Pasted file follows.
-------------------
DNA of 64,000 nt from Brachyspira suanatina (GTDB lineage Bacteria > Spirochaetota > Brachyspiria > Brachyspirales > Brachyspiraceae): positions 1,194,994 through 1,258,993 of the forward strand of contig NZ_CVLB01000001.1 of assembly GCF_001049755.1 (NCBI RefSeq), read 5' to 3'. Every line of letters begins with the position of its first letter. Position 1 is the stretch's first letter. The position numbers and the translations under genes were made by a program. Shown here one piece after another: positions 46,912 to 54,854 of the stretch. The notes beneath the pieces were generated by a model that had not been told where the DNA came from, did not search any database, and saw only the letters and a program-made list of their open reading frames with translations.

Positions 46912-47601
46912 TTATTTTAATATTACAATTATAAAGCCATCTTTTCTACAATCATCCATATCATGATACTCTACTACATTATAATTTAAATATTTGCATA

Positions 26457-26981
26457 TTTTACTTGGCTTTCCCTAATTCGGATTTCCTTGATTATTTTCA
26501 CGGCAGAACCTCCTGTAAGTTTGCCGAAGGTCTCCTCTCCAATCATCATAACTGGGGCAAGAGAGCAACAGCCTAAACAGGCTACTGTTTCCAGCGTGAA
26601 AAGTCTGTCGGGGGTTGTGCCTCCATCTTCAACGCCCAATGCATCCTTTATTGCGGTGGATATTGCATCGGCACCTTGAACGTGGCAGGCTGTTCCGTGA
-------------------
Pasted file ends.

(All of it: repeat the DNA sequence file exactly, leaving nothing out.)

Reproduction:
DNA of 64,000 nt from Brachyspira suanatina (GTDB lineage Bacteria > Spirochaetota > Brachyspiria > Brachyspirales > Brachyspiraceae): positions 1,194,994 through 1,258,993 of the forward strand of contig NZ_CVLB01000001.1 of assembly GCF_001049755.1 (NCBI RefSeq), read 5' to 3'. Every line of letters begins with the position of its first letter. Position 1 is the stretch's first letter. The position numbers and the translations under genes were made by a program. Shown here one piece after another: positions 46,912 to 54,854 of the stretch. The notes beneath the pieces were generated by a model that had not been told where the DNA came from, did not search any database, and saw only the letters and a program-made list of their open reading frames with translations.

Positions 46912-47601
46912 TTATTTTAATATTACAATTATAAAGCCATCTTTTCTACAATCATCCATATCATGATACTCTACTACATTATAATTTAAATATTTGCATA

Positions 26457-26981
26457 TTTTACTTGGCTTTCCCTAATTCGGATTTCCTTGATTATTTTCA
26501 CGGCAGAACCTCCTGTAAGTTTGCCGAAGGTCTCCTCTCCAATCATCATAACTGGGGCAAGAGAGCAACAGCCTAAACAGGCTACTGTTTCCAGCGTGAA
26601 AAGTCTGTCGGGGGTTGTGCCTCCATCTTCAACGCCCAATGCATCCTTTATTGCGGTGGATATTGCATCGGCACCTTGAACGTGGCAGGCTGTTCCGTGA